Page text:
Finland - General Information
National Railway System
Ratahallintokeskus (in Swedish, Banförvaltningscentralen) is responsible for infrastructure and VR Oy (VR AB) operates the trains. VR used to be the official abbreviation of Valtionrautatiet (= State railway), but is now the full company name.
Finnish and Swedish are both official languages of Finland. Swedish is the first language of only 6% of the population, who live mainly in the south and west. Many public notices and signs are in both languages. In towns where the Swedish place name is used, the Finnish version is almost always shown as well.
numeric 10; alpha FIN. This is not shown on VR rolling stock, which is not numbered according to the UIC system.
VR Timetables for long distance trains: www.vr.fi/eng/aikataulut/tulostettavat_aikataulut/index.shtml; a diagrammatic route map is available at: www.vr.fi/eng/aikataulut/reittikartat. There is a link to the section for Helsinki suburban services, where there are station departure lists in PDF format, but not full timetables.
VR Oy publishes four timetable booklets. Kaukoliikenne (in Finnish), Fjärrtrafik (in Swedish) and Rail Pocket Guide (in English) show all main line trains, plus outline details of the Helsinki suburban services. Lähiliikenne Närtrafik, which is bi-lingual Finnish and Swedish, gives full details of Helsinki suburban services. Suomen Kulkuneuvot (in Swedish Finlands Kommunikationer) is produced by Edita Oy, PL 800, 00043 Edita. It shows rail, bus, air and boat services throughout Finland and contains explanatory notes in Finnish, Swedish, English, French, German and Russian. It is not sold at railway stations, but can be purchased at large bookshops.
Ratahallintokeskus produces a system map, but this is not generally available for public sale. Timetables contain rudimentary maps showing only the main stations. Railways are depicted well in GT Tiekartasto Suomi-Finland, a road atlas with maps at 1:200,000 (1:400,000 north of Oulo).
Gauge: 1524 mm
There are 1435 mm gauge lines at Turku, Uusikaupunki, and Hanko, which are used in connection with the train ferries there. The lines at Turku are operated by Finnlines Oy and by SeaWind Line Oy. Those at Uusikaupunki and Hanko are currently not in operation. VR Oy has no 1435 mm gauge rolling stock.
Rule of the Road
Karhulan - Sunnilan rautatie (a freight line near Kotka)
- Jokioisten Museorautatie: Humppila - Jokioinen (750 mm gauge)
- Nykarleby Jernvag operates a 600 mm gauge line at Kovjoki, along 2 km of the trackbed of the former VR Uusikaarlepyy branch.
- Porvoon Museorautatie is responsible for the 1524 mm gauge line between Olli and Porvoon keskusta, but operates diesel railcars through to Kerava and Helsinki. Höyryraide Ay works steam trains over part of this line, between Porvoon asema and Hinthaara.
There is a listing of Nordic narrow gauge tourist lines at the Scandinavian Railways Society website.
Recent and Future Changes
Upgrading of the Helsinki - Turku line was completed in 1993. The Pönttövuori tunnel, between Jyväskylä and Lievestuore, came into use in 1995 in connection with electrification from Jyväskylä to Pieksämäki. Extensive work has been carried out on the main line between Helsinki and Tampere, a major new alignment at Lempääla coming into use in 2002. Electrification from Oulu to Rovaniemi was completed in December 2004 and from Iisalmi to Oulu in December 2006. The freight line to the Russian border at Vartius is also being electrified.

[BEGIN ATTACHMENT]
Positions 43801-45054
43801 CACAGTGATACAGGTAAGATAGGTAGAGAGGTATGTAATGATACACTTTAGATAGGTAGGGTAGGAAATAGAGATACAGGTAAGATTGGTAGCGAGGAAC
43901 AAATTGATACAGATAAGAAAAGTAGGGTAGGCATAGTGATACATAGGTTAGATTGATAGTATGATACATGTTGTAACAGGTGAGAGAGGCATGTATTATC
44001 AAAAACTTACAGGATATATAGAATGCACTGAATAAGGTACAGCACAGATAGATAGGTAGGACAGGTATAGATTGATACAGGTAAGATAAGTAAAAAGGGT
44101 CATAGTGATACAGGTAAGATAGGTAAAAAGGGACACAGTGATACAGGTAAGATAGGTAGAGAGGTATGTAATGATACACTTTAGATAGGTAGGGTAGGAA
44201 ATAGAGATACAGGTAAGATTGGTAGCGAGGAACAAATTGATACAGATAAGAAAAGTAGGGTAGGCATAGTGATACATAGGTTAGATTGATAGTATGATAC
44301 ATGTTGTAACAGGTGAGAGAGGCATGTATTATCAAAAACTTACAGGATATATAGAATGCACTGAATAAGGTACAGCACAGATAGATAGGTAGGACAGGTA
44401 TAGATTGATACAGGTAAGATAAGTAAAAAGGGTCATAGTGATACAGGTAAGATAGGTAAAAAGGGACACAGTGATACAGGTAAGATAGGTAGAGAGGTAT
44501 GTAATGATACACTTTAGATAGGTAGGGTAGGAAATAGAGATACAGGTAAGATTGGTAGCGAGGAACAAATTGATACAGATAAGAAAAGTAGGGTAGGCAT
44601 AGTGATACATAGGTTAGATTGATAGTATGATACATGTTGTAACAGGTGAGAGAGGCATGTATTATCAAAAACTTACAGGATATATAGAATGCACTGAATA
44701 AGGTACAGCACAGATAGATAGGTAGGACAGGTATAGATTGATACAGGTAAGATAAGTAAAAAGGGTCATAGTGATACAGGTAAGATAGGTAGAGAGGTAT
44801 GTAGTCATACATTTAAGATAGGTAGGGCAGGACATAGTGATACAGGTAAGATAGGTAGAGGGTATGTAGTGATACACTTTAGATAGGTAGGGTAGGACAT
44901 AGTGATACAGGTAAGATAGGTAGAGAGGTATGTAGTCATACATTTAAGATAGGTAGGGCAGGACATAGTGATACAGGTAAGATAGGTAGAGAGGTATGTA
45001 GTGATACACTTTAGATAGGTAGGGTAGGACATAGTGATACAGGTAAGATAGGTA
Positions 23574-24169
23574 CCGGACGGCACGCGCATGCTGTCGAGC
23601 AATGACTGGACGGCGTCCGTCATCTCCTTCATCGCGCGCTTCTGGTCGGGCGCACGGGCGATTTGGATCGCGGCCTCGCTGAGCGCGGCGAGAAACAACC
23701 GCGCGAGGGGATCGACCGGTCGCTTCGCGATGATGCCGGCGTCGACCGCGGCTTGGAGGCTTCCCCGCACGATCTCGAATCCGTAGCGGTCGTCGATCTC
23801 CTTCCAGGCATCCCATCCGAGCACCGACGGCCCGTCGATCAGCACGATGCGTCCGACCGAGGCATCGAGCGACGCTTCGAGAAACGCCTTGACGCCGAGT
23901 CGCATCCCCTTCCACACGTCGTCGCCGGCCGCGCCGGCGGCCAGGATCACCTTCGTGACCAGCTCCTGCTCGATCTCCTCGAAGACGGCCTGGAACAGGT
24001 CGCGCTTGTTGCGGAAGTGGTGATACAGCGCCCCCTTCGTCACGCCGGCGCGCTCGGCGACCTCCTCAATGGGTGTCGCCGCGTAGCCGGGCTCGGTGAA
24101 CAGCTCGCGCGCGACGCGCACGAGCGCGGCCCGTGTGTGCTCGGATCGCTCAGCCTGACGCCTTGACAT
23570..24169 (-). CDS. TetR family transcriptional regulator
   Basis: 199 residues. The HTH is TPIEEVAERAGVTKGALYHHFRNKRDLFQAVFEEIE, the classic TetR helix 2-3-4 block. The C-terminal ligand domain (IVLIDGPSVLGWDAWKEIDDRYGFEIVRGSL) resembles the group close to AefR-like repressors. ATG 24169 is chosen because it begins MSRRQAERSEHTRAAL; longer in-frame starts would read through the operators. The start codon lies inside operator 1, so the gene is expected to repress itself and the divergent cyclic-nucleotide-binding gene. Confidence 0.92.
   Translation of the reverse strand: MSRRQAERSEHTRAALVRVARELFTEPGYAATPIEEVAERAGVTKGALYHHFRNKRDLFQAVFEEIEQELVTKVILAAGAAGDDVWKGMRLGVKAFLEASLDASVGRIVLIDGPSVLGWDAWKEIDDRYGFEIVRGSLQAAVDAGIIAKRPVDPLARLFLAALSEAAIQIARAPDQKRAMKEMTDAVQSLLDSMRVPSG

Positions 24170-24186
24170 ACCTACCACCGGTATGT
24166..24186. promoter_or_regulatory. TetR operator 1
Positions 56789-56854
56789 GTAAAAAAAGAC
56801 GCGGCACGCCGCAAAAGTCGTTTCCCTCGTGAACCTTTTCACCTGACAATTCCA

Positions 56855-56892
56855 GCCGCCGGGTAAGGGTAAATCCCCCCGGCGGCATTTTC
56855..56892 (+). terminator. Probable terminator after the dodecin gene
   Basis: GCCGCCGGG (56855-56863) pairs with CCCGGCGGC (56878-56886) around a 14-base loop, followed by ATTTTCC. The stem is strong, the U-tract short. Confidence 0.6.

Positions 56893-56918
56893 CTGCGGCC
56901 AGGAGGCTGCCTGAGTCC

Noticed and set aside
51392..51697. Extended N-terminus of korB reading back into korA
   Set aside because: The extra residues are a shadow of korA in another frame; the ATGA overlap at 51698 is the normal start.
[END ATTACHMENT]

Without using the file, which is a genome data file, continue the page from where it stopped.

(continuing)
A high speed line from Kerava to Lahti, a short cut from Helsinki towards the east and St Petersburg, opened to passengers on 3 September 2006.
A new 19 km freight-only line has been opened from Savio, south of Kerava on the main Helsinki-Tampere line, to the harbour at Vuosaari in eastern Helsinki, which started operation in November 2008.
A new 1524 mm gauge line is planned jointly by a Canadian mining company and the Swedish railways to link new iron ore mines at Kaunisvaara in Sweden (about 20 km WNW of Kolari) with the VR line to Kolari. The aim is to have the new line ready by 2013.
The spelling of proper names in Finnish varies according to grammatical case. The name of the Finnish capital is Helsinki, but this appears as Helsingistä (from Helsinki), Helsinkiin (to Helsinki), Helsingin (Helsinki's) and in Helsingissä (in Helsinki), as well as Helsingfors in Swedish. Many towns have names in both Finnish and Swedish, eg: Oulu - Uleåborg, Pori - Bjorneborg, Tampere - Tammerfors etc.
Supplements or enhanced fares are payable for travel on IC, IC2 and Pendolino trains. These include a seat reservation. Reserved seats are not marked as such on any type of long-distance train.
If tickets are purchased or a supplement paid on the train, an additional charge is made, unless the passenger boarded at a station where there was no facility to buy a ticket. If a ticket is purchased from a machine there is a small rebate on the price. A penalty fare system operates on Helsinki suburban trains, and passengers without a ticket must board a carriage where tickets are sold by staff. Carriages in which tickets cannot be purchased are indicated by prominent signs on the outside.
Long distance trains also include special areas to be used by those travelling with dogs or other animals. IC and IC2 trains have compartments for passengers suffering from allergies. All parts of Pendolino trains are stated to be designed for passengers with allergies, except for the carriage where animals are permitted.